Monday, March 4, 2013

The Case for Kenya's Regional Importance

The nation-state, the form of organisation we take for granted today, did not become the ‘norm’ for the majority of the world’s people until the era of European decolonisation following the Second World War.  The proliferation of regional blocs, and the re-emergence of corporate empires, both phenomena of earlier eras but ones which are gaining steam in the early twenty-first century, have made some commentators wonder whether the nation-state’s heyday will have been a short one.

East Africa is one place where regional economic, political, and social cooperation where not amalgamation are on the table.  And the most populous and most economically robust country in a region including (depending on how you draw the boundaries) Tanzania, Uganda, Rwanda, Burundi, Somalia, and Ethiopia, is Kenya.  Wananchi in Kenya will elect their fourth president since independence today, and will experiment with a new structure of government mandated by the 2010 constitutional overhaul.  This includes county government, an effort to devolve power and responsibility to the local level.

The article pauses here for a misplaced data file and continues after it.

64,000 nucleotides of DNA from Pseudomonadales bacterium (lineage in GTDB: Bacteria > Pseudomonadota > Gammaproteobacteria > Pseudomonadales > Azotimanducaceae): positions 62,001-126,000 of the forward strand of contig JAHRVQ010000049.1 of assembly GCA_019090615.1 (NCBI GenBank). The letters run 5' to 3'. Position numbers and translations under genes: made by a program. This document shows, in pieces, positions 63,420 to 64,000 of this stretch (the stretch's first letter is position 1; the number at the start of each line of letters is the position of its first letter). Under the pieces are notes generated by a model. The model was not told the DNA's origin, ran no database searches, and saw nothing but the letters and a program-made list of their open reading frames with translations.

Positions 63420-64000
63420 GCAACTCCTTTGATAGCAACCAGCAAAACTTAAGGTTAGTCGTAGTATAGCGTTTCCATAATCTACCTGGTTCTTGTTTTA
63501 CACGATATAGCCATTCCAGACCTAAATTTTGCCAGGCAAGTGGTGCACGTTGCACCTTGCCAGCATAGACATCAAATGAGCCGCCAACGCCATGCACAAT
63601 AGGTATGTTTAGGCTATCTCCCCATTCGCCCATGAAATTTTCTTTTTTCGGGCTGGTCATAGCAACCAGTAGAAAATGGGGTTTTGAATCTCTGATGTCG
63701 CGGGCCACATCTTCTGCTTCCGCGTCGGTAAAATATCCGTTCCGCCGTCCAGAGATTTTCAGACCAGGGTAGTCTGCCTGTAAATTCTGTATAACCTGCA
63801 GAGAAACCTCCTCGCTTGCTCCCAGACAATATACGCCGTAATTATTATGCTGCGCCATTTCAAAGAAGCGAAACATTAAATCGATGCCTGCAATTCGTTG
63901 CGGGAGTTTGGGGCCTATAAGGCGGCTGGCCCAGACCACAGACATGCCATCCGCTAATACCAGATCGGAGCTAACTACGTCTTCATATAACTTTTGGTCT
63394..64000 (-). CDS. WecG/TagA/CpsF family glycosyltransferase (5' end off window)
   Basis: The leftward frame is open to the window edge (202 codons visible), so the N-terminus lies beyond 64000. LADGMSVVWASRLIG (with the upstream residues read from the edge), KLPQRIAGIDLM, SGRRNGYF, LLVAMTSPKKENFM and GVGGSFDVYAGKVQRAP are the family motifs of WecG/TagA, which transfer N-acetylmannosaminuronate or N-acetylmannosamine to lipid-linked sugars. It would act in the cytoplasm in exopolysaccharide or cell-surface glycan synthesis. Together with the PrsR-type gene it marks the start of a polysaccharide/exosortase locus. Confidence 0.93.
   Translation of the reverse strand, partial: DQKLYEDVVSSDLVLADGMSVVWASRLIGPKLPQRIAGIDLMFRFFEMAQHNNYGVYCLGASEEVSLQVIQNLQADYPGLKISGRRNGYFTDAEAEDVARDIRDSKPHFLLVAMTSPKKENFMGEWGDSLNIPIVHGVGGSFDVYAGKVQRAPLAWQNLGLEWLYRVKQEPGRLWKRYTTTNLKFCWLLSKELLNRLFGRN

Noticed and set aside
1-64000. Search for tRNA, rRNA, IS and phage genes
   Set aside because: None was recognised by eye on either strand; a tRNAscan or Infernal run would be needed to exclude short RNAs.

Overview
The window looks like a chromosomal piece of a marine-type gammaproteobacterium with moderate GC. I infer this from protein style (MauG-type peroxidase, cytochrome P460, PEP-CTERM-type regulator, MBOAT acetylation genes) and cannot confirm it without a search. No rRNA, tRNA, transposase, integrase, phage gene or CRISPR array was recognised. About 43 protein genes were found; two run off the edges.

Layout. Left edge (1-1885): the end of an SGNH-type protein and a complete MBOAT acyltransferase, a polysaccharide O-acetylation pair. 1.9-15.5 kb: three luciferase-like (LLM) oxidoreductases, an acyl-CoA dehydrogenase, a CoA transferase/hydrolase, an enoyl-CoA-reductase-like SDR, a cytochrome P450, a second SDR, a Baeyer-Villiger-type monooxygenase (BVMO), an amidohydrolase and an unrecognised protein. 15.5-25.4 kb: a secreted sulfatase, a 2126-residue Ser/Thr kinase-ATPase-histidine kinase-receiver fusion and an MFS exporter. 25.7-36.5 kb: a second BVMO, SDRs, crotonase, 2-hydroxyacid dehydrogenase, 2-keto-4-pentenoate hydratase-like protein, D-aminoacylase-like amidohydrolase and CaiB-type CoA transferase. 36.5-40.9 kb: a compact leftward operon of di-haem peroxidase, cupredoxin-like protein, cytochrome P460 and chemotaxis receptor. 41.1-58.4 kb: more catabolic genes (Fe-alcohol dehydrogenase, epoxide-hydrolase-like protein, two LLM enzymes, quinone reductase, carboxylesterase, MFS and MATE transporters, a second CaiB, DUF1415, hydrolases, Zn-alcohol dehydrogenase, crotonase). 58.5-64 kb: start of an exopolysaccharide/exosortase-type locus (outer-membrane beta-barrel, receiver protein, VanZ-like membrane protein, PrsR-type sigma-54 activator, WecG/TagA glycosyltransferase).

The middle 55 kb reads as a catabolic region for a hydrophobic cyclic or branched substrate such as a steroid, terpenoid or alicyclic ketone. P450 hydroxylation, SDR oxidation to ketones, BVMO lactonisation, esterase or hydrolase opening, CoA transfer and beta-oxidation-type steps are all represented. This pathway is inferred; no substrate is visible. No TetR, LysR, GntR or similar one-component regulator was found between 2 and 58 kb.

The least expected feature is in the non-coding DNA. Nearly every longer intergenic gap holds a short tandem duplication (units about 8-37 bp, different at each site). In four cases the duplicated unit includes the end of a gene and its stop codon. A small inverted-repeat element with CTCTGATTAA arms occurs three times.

Some suggest that this devolution will be a boon for local democracy.  Others see it as a counterweight to the regionalism of the East African Community.  And still others will see the triumph of majimboism, a parochialism which has eaten away at Kenya’s sense of nationhood since even before independence.

But whatever the voting (underway since last night in California time) yields, East Africans will be reading emerging voting statistics like tea leaves in an effort to see what the results presage for a region which, as this article in The East African argues, is becoming not only more intertwined (a conceit which at least partially ignores a series of centuries-old trading networks which tie East Africa to the centre of the continent, to its southeastern corridor, to the Arabian peninsula, and as far away as China and India), but more essential in economic and security terms to the United States.  Worth a read. 

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